These saints were unjustly afflicted by an intense public humiliation for their being childless. They both took up severe penances and united them to an unceasing prayer to God that He grant them a child. Of course, their prayer was more than answered.
How do we imitate them?
His Lordship exhorts us to pray ‘not just for a time, not just with great tears, but perseveringly, and away from the noise and the confusion of the world; And remember, if you want to make your prayer all the more powerful in the eyes of God, join with it not only compunction, true sorrow of heart for your sins, but join with your prayer your sincere petitions, the practice of penance, some little acts of self-denial, mortification or sacrifice. We say these acts of penance could be internal… a little thought that you deny yourself, some speech that you just forego; or they could be external, that is to say, mortification at the table in the manner of eating or drinking; mortification too of recreation, of fun, of enjoyment, as well as the sacrifice perhaps of sleep, in order to pray. Think about it. Ask the Holy Ghost; He will certainly inspire you in this matter.’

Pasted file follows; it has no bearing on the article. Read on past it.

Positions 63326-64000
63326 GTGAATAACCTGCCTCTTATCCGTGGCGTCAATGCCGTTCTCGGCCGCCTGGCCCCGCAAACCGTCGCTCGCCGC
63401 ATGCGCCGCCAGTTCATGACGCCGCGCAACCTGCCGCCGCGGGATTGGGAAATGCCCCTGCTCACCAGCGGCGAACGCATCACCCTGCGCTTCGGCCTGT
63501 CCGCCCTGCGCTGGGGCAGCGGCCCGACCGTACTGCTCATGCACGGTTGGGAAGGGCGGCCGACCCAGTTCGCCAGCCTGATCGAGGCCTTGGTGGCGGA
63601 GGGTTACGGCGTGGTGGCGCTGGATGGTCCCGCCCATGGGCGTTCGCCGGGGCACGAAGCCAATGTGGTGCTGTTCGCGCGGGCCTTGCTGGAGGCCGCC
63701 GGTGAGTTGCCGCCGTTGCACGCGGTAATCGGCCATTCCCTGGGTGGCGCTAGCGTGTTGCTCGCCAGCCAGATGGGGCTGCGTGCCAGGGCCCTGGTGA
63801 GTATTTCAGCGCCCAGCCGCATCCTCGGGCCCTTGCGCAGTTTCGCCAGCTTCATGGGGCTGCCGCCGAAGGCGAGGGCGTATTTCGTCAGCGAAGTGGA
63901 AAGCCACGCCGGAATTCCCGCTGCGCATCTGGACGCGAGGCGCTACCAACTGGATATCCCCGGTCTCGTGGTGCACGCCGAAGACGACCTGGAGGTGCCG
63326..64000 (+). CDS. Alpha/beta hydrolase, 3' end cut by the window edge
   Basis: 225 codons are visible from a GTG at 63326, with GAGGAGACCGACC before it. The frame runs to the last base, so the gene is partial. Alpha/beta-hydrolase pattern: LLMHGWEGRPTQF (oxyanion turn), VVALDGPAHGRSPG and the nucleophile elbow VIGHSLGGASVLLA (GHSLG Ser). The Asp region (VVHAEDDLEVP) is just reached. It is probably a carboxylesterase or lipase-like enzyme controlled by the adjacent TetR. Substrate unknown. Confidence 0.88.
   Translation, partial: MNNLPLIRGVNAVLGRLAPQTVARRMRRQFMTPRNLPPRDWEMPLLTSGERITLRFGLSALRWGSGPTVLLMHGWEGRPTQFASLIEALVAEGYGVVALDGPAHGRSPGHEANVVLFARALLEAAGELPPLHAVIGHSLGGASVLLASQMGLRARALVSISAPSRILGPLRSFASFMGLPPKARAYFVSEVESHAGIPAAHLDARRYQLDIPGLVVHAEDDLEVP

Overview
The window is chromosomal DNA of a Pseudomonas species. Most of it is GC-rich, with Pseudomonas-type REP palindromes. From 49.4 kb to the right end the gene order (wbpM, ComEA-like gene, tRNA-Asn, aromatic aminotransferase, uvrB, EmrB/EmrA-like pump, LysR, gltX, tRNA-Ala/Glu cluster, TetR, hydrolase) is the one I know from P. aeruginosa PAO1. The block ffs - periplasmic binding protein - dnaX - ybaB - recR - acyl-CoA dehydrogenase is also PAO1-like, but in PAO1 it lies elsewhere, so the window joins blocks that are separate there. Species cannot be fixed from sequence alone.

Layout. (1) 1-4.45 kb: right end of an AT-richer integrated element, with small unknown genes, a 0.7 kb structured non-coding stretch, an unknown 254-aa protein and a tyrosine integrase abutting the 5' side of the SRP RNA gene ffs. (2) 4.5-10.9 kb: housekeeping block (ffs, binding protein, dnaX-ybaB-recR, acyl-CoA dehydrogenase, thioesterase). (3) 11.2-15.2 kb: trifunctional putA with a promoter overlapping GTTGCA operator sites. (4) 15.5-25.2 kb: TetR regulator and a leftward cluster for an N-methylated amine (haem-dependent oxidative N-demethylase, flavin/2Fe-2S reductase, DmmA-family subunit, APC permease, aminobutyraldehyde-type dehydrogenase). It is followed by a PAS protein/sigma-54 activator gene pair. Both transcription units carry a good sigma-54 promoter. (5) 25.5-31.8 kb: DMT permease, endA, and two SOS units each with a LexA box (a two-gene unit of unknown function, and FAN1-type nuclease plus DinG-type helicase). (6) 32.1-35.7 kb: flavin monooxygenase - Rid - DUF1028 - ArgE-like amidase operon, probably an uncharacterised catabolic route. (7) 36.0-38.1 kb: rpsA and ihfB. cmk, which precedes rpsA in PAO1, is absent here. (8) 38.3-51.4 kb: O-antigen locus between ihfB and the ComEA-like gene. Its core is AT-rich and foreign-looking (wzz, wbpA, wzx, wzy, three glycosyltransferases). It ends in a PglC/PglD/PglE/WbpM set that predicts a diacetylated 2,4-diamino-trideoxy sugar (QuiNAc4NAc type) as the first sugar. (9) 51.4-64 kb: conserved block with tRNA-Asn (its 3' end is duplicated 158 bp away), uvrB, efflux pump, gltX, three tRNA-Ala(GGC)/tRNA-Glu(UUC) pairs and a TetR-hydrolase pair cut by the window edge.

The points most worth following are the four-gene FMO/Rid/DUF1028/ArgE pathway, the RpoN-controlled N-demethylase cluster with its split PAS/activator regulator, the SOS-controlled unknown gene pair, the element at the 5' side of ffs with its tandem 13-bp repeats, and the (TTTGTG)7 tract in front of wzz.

The penance of Saints Anne and Joachim was not their effort to make an exchange with God, but was the most fervent immolation of their hearts to His holy will. Seeing their devotion, God granted that Saint Anne would give birth to the Mother of the Saviour, the Immaculate Conception.
This episode is invaluable as it about devotion and sacrifice. We must know that they are never to be seen apart. The episode is available for free to everyone in memoriam of Bishop Dolan.
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+In your charity, and in gratitude for all he has done for us all, please remember to pray for the repose of the soul of His Lordship, Bishop Daniel Dolan.+